Heavy rains, floods and landslides: the record tropical storm Cristobal moves towards the USA
Cristobal's tropical storm, the third storm named after the 2020 Atlantic hurricane season, formed over the southwestern Gulf of Mexico on Tuesday, June 2. On the same day, a storm rained on Mexico and parts of Central America, threatening severe floods and landslides. On Wednesday morning, June 3, he reached the borders of the Mexican states. What to prepare for Americans, says AccuWeather.
With the transition of the weather phenomenon to the status of a tropical storm, a new record was set for the Atlantic basin. Cristobal was the earliest appearance of a third weather system with a name in the Atlantic basin during any hurricane season in human history.
The season of 2016 was previously record-breaking; Colin's tropical storm, which formed on June 5, helped him make history. Cristobal walked around him for 3 days.
The name Cristobal was used recently, in 2014, then it appeared in late August. The same list of names is used every 6 years, unless the storm is unusually strong or deadly.
A lot is happening this #WednesdayMorning as @NOAA's #GOESEast watches the #sunrise across the #Atlantic. We can see #TropicalStorm #Cristobal in the #GulfofMexico as well as a large low pressure system swirling near Europe.
Explore the world: https://t.co/1BImgN6NGN pic.twitter.com/QAgndQKdel
- NOAA Satellites (@NOAASatellites) June 3, 2020
Last year, the Atlantic basin reached the letter “C” in names faster - a tropical storm Chantal formed on August 20, 2019 over the open Atlantic and weakened after 3 days.
The water in the Gulf of Mexico is warm enough to support the tropical phenomenon. As of June 2, the sea surface temperature was low to medium in Campeche Bay, the region where the storm was. Wind shear is another factor contributing to the strengthening of the system. And since it rotates above the ground, regardless of the strength of the tropical storm, the main blow that it inflicts will be expressed in heavy rains.
“The most immediate concern is heavy rains that can cause life-threatening floods and landslides in southeast Mexico, Belize, and northern Guatemala for most of this week,” AccuWeather meteorologist Courtney Travis said. It is predicted that the average rainfall before June 4 will be from 250 to 500 mm (10-20 inches), and the maximum - 760 mm (30 inches).
“The most severe rains are likely to occur in some coastal areas and over higher terrain,” said Rob Miller, AccuWeather Senior Meteorologist.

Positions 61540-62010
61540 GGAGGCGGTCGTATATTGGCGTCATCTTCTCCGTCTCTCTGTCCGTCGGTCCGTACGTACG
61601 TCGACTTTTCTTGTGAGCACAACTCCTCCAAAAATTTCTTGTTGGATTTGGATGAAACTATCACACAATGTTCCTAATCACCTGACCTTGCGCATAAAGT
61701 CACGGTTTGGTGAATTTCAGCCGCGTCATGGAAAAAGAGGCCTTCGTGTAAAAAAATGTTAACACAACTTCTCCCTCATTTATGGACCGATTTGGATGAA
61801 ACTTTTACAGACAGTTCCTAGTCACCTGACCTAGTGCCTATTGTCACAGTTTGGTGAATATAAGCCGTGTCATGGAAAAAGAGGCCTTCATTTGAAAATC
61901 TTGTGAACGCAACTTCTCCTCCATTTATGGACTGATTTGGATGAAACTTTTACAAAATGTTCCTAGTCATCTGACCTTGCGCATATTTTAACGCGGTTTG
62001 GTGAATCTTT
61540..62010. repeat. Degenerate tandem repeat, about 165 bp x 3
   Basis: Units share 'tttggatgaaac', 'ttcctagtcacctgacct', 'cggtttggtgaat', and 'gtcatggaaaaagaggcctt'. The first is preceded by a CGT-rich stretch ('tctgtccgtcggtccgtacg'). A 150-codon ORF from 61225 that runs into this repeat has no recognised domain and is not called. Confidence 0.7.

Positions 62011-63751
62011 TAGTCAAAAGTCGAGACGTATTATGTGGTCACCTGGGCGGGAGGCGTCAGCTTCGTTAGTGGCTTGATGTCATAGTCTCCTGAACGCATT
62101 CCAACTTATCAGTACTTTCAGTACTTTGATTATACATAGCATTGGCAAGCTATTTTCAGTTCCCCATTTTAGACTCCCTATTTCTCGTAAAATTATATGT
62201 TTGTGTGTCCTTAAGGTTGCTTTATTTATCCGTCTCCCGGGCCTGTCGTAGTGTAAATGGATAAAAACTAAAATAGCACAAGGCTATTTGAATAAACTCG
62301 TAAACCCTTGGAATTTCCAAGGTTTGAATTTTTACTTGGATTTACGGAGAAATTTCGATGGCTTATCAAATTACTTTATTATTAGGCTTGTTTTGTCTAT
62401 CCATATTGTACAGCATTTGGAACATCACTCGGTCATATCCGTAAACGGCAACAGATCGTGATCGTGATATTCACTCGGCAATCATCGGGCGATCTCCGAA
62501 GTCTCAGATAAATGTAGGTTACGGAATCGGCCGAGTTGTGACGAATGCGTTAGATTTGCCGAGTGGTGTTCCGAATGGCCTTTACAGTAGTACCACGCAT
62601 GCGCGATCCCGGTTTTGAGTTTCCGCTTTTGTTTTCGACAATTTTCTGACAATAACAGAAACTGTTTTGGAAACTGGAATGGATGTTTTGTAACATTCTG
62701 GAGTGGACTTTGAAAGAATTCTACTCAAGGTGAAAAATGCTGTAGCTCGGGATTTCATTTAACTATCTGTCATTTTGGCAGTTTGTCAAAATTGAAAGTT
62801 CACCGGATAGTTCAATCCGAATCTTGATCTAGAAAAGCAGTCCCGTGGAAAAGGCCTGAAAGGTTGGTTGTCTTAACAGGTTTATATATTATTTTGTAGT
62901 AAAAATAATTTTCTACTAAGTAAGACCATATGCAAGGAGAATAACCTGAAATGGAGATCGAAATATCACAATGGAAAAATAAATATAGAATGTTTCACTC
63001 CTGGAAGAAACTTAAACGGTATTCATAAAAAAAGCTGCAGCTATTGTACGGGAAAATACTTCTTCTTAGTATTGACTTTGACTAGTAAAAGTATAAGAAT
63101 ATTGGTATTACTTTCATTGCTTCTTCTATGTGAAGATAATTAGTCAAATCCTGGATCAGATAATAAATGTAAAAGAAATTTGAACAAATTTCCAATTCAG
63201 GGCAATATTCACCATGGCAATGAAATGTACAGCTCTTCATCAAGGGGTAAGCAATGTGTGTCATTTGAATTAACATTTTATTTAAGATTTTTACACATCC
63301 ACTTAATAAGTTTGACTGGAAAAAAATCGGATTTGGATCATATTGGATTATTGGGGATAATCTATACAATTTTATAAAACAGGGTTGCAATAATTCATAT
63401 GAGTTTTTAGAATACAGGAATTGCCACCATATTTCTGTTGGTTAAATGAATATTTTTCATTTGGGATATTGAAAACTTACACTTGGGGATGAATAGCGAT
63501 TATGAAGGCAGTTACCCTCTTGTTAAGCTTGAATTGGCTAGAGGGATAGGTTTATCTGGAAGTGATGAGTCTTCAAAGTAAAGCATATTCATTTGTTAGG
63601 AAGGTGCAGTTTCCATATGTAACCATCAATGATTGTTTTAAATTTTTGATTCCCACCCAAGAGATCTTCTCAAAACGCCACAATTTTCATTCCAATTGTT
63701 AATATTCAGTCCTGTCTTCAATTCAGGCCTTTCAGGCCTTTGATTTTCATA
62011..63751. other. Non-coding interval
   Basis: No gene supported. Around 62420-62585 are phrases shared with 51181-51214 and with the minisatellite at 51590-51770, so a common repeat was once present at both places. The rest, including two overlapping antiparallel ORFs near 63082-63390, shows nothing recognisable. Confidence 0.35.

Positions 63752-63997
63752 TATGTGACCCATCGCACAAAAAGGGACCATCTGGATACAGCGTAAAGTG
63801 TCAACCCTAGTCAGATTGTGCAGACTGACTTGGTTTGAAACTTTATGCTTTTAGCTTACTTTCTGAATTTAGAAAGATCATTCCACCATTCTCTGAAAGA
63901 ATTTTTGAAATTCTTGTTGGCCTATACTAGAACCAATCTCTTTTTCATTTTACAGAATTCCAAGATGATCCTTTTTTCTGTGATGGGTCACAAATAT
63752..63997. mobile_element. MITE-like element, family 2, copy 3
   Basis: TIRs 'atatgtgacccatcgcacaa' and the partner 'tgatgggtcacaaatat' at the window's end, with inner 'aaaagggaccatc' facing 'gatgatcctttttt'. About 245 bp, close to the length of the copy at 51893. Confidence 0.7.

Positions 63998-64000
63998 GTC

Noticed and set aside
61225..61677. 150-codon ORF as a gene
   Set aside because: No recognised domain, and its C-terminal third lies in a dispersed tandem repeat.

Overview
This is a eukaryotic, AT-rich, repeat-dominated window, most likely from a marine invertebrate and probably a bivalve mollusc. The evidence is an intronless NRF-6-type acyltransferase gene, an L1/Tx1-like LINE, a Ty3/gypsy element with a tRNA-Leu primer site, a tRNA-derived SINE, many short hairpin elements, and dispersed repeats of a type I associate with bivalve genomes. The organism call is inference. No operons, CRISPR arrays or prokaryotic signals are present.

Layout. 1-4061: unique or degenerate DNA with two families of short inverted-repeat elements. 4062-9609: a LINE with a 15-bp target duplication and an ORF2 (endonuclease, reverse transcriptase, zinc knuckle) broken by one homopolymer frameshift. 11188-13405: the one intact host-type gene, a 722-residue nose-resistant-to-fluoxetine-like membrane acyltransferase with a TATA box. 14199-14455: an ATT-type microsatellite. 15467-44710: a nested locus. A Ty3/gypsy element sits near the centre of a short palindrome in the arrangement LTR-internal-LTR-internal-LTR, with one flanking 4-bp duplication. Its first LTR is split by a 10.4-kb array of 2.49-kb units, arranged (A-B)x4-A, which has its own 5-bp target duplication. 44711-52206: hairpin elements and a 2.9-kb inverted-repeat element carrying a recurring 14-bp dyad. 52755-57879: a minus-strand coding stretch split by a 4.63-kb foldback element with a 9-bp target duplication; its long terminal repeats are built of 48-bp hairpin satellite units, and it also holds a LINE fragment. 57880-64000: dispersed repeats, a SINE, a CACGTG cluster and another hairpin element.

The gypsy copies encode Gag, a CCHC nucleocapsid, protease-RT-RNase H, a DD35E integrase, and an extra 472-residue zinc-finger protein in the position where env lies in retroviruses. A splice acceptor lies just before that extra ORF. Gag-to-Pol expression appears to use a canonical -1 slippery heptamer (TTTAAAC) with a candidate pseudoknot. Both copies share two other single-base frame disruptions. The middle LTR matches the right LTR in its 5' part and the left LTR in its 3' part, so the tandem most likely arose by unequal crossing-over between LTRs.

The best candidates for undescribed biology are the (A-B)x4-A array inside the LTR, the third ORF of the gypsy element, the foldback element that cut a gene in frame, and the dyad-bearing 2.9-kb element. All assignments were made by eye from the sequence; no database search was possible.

A look from above, at what we're now calling Tropical Storm #Cristobal.
The system is forecast to begin moving northward across the Gulf of Mexico by this weekend. However, it is too soon to specify the location and timing of any potential impacts along the US Gulf Coast. pic.twitter.com/EEfKrION2W
- National Weather Service (@NWS) June 2, 2020
Currently, air flows in Central America are weak, so a tropical storm can move very slightly until Thursday, June 4. It is predicted that the system will make a small loop over southeastern Mexico.
This does not mean that the United States is not at risk from the tropical system. The atmosphere and weather conditions are constantly changing. Ultimately, these changes will drive the tropical system in the long run.
It is possible that the storm can completely weaken after being pushed deep into Mexico, but AccuWeather meteorologists do not consider this the most likely scenario starting on Wednesday, June 3. If this happens, any new system that develops on the shelf is likely to zero out the storm naming process again. The tropical storm Amanda, which developed over the eastern part of the Pacific Ocean and became deadly after provoking floods in Central America, was originally part of this system.
“The new system in the Atlantic basin may not go too far into Mexico,” Dan Cottlowski, senior meteorologist at AccuWeather, explained. In this case, the system will retain the name Cristobal.
The southern tidal streams are likely to pile up over the Gulf of Mexico and eventually direct the tropical system north to the central Gulf of Mexico at the end of this week. How fast and how far the tropical storm will move north during this time and early next week will help meteorologists determine where the storm will strike land.
“If he moves north while the high pressure zone weakens, a storm could hit the central coast of the Gulf of Mexico, perhaps near Louisiana. This will happen early in the morning or evening on Sunday, June 7, ”said Kottlowski. “If this does not happen, then it is expected that this weekend, June 6 and 7, in the central and southeastern United States, high pressure will be restored, which could force the system to move to Texas at the beginning of next week.”
Residents of the southern United States should monitor the strength and progress of this tropical system, meteorologists recommend.
Despite the fact that the system may proceed to the south of Mexico and after some time weaken, there is a significant probability that later it will move north through the Gulf of Mexico, where it can again gain strength and move towards the United States.
“It is too early to speak with confidence about the scale and nature of the impact of the tropical system on the United States,” Kottlowski said.
Flooding in the south ranks first in the list of concerns due to the fact that the storm may slow down after moving to the US next week, although the exact strength and direction of the system is still unclear.
Two pre-season storms, Arthur and Bert, formed in warm waters off the southeast coast on May 16 and 27, respectively, and Bert's storm hit landfall in South Carolina.
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